Brosnahan jokes about gender pay disparities — though this does make one Google her much-written-about pay bump in season 3 of The Marvelous Mrs. Maisel — and gives a nod to the #MeToo movement. And Rothwell (Insecure) condemns Hollywood’s tendency to valorize cop culture. Rest in Peace, police procedurals? Not quite. A new season of The Rookie premieres on ABC the first week of January.  

Ziwe’s set is arguably the most confrontational because she tackles America’s post-George Floyd racial reckoning by eulogizing beige Band-Aids and castigating performative anti-racism. The end result is a sobering and satirical message that is less about punchlines and more about poetic witticism. Ziwe and her satirical blend of symbolism and snark feel both out of place and perfectly placed. Viewers will laugh along with Haddish and Silverman but Ziwe? She’s going to make more than a few stew and think about her words long after the credits roll.

Provocative is better than overreaching, which is unfortunately how Leggero’s bit comes across. Leggero, who is best known for her pithy takedowns on countless Comedy Central roasts, flounders in her attempt to satirize childcare, or a sad lack thereof, for overwhelmed parents surviving the pandemic. Her best joke about motherhood compares loving her daughter in microdoses the way one does with LSD. There’s also a funny mention about wildfire causing gender reveal parties. The rest of her pandemic parenting material, which she serves up while wearing ripped hosiery and smeared mascara, consists of derivative poop jokes and quips about food delivery apps. This is the part of the special that Leggero and the writers needed to develop better.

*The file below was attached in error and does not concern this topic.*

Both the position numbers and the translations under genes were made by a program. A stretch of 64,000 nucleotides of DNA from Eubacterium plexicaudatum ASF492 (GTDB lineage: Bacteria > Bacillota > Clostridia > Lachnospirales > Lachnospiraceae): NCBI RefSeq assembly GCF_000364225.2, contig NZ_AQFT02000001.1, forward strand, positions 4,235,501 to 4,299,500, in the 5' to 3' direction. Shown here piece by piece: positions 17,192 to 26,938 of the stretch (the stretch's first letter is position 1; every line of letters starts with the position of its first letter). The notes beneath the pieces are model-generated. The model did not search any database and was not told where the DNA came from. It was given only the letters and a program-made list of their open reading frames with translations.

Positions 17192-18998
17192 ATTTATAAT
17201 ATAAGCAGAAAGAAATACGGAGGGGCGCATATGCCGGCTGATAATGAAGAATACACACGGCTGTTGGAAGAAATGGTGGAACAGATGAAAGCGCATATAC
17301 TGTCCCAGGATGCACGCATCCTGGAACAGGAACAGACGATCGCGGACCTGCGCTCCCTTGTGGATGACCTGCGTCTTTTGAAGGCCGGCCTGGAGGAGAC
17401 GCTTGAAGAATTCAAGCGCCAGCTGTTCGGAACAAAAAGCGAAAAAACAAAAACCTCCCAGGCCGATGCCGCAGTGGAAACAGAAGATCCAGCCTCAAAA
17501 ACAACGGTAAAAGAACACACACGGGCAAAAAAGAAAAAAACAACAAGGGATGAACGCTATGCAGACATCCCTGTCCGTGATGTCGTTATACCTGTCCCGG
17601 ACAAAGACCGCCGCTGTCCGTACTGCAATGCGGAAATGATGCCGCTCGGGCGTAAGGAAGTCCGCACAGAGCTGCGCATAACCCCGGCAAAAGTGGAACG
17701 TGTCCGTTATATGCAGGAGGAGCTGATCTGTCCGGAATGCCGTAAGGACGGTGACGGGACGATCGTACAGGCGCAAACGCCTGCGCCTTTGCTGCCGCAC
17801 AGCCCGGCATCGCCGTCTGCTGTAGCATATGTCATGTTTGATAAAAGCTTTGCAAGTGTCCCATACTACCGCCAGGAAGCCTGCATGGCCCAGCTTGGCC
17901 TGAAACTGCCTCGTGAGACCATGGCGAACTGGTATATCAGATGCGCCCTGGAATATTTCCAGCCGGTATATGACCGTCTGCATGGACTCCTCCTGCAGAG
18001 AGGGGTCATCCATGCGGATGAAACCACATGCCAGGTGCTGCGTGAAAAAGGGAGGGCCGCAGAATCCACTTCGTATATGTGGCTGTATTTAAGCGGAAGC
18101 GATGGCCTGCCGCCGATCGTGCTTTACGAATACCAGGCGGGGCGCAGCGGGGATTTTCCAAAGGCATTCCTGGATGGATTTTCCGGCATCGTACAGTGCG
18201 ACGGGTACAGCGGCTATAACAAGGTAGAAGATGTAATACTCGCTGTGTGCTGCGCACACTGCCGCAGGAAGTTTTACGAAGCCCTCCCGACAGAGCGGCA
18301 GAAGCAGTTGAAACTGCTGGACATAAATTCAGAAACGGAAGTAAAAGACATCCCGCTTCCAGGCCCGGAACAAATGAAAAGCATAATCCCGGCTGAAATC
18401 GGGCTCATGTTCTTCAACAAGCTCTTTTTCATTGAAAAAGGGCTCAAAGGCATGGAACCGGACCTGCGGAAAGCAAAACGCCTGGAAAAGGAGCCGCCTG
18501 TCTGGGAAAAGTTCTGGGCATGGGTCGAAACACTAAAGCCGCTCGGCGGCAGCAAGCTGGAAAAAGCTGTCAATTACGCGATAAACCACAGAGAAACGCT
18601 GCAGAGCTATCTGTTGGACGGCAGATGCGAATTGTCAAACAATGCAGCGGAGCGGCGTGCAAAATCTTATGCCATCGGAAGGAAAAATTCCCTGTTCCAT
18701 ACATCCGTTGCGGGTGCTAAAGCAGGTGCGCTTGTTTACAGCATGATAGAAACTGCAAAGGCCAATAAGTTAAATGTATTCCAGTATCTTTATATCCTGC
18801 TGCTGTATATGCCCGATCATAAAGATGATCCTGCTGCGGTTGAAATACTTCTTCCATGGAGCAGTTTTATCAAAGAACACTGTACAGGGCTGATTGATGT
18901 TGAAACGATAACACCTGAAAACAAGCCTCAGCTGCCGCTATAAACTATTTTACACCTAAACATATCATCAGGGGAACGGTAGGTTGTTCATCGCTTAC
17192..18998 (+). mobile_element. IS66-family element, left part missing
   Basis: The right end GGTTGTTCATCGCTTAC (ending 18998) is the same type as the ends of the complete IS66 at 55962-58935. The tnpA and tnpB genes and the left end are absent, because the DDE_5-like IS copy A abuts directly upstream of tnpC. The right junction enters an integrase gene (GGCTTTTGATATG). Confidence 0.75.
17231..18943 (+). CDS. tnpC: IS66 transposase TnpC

Harrison’s ode to the end of wealthy social media influencers is equally undercooked unfortunately and also would have benefited from a fresher and deeper approach. Although Harrison lands a few zingers about vaginal rejuvenation and excessive boating, the cleverness gets eclipsed by social media lingo and far too many shrug worthy Enron references. Both Harrison and Leggero should have followed Robinson’s less is more approach which allows the emcee to seamlessly transition between comedians with aplomb while referencing everything from Sterling K. Brown to the horrors of 2020.

“We are here to tell you to rest in peace,” Robinson says to 2020. “Even though you destroyed every ounce of ours.” 

The fact that the special ends with a surprise musical guest and later, Avenue Beat’s “F2020,” helps maintain Robinson’s upbeat tone and that of the show. Because more than anything, Yearly Departed, even with its weakest and most somber moments, is a really good time. It’s a great way to grab a drink or two and bond with girlfriends if only over Zoom. Heck, even this very special came to be through clever and cautious social distancing and green-screen maneuvers, an act that couldn’t sum up 2020 any better if it tried.

Yearly Departed is now streaming on Amazon Prime.